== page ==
The Champions League kicked off in earnest again this week and while Bayern Munich remain an imperious figure following the acquisition of Pep Guardiola as manager, most eyes are focused on Spain when predicting the eventual winner.
After a season of semi-finals that saw Barcelona and Real Madrid vanquished by their German counterparts in Bayern and Borussia Dortmund, both clubs have entered into competition with each other once again, flexing their financial muscle to bring two of the best players in the world to join the remainder of their star-studded squads.
While Lionel Messi and Cristiano Ronaldo lead the way in terms of the ‘best player in the world stakes’ the Spanish heavyweights dipped into the small pool of players chasing them to strengthen their squads following late stage embarrassment by the Germans, by signing Neymar and Gareth Bale respectively.
It could easily be said that Barca and Real now possess the four best players in the world between them currently, while the likes of Andres Iniesta, Xavi, Luka Modric and Isco are all rather handy as supporting cast.
With such an array of talent at their disposals, it would seem churlish to really consider anybody else as having as much chance of either of these sides of landing the Champions League trophy come May.
With Real in particular chasing that elusive Decima following a wait of what will be 12 years upon the conclusion of this campaign, their splashing of the cash was a statement of intent that they are no longer going to show the patience to reclaim top spot among Europe’s big dogs.
While the off-set of Mesut Ozil may eventually prove to be a mistake on Florentino Perez’s part, Real have addressed one of the flaws in their side by recruiting Dani Carvajal back from Bayer Leverkusen, with his new found knowledge of German football potentially useful in overthrowing last season’s dominant nation and swing power back to the Spanish capital.
Asier Illarramendi will also prove a shrewd, if expensive, signing as back-up for Xabi Alonso and Sami Khedira, while Isco has started life in Madrid in the kind of imperious form he will need to maintain if supporters’ ire over the sale of Ozil is to soften over the course of the campaign.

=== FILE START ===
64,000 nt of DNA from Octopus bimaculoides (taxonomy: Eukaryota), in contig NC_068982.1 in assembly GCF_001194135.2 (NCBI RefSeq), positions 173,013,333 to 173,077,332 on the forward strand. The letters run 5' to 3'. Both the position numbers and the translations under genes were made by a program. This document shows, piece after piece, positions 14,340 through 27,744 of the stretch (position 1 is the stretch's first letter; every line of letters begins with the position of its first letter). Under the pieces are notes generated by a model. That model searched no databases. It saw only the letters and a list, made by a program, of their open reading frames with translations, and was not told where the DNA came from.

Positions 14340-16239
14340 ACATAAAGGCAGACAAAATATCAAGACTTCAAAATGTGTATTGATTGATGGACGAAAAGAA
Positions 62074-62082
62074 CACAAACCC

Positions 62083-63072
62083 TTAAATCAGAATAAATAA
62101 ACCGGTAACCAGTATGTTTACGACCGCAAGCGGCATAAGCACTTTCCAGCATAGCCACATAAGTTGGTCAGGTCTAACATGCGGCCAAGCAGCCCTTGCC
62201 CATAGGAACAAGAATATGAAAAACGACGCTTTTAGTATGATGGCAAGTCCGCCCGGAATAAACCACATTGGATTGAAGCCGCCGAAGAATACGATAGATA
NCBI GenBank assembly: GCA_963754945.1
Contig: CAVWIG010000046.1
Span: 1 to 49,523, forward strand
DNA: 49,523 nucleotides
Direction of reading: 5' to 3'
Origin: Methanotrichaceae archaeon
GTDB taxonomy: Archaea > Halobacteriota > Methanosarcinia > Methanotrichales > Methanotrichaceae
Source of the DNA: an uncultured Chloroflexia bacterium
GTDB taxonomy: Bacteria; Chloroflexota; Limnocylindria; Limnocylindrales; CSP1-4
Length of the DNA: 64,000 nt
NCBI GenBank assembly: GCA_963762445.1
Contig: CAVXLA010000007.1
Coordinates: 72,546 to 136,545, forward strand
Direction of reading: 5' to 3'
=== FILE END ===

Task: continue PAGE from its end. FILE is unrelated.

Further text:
Obviously the great white elephant is Bale, whom it would be easy to say was the one player Real didn’t really need to bring in and simply provides a foil as a potential match-winner, should Ronaldo not be on form for whatever reason.
A fee of £86million for a foil seems a tad excessive, but a goal on his debut in the draw with Villarreal will help start the reparations he owes such lavish expenditure.
But Real have such an array of ways in which to hurt you, even with Karim Benzema struggling for form for both club and country, that their firepower is a match for anybody on the planet right now (apart from Villarreal), and with Carlo Ancelotti in charge, they should be considered favourites for the title of Champions of Europe.
Barca also flexed their financial muscle to bring in the talented Neymar, with the world waiting eagerly to see if he adapts to the European game.
Neymar has sparkled at Santos and impressed during the Confederations Cup, but there is always an element of doubt over the acquisition of Brazilian superstars going straight into top clubs, as they can often wilt under the pressure, or be drawn into extra-curricular activities and lose form and desire quickly.
But at £56million, Barca clearly believe in his talent to be one of the top players in the world, hoping he can take the pressure off Lionel Messi in the goal-scoring stakes.
Though no goals in the opening four games hardly appears a good omen on that basis, a man-of-the-match display in the late victory over Sevilla will boost his confidence in adjusting to the Spanish game.
Meanwhile, Barca will regret not spending elsewhere on the squad, with their midfield options weakened by the loss of Thiago Alcantara to Bayern, while the defence is still paper thin, with injury-prone Carles Puyol and the rapidly declining form of Gerard Pique still the first choice currently.
Those defensive weaknesses have been on display already this season, with Valencia and Sevilla unlucky not to come away with any points, having both netted twice against the reigning Liga champions.
But with possession still key to Barca’s game and it still so hard to get the ball away from Xavi and co, they will always be an imperious threat on any stage and will be a menace to anyone come the latter stages.
Whatever the eventual result in this season’s Champions League, it would be difficult to dismiss the chances of either Spanish heavyweight come the conclusion of the campaign.
Expect both sides and their expensive new toys to be in the mix to land European glory.
La Liga Results – Week 4
Athletic Bilbao 3-2 Celta Vigo
Atletico Madrid 4-2 Almeria
Barcelona 3-2 Sevilla
Elche 0-0 Valladolid
Getafe 2-1 Osasuna
Granada 0-1 Espanyol
Levante 0-0 Real Sociedad
Malaga 5-0 Rayo Vallecano
Real Betis 3-1 Valencia
Villarreal 2-2 Real Madrid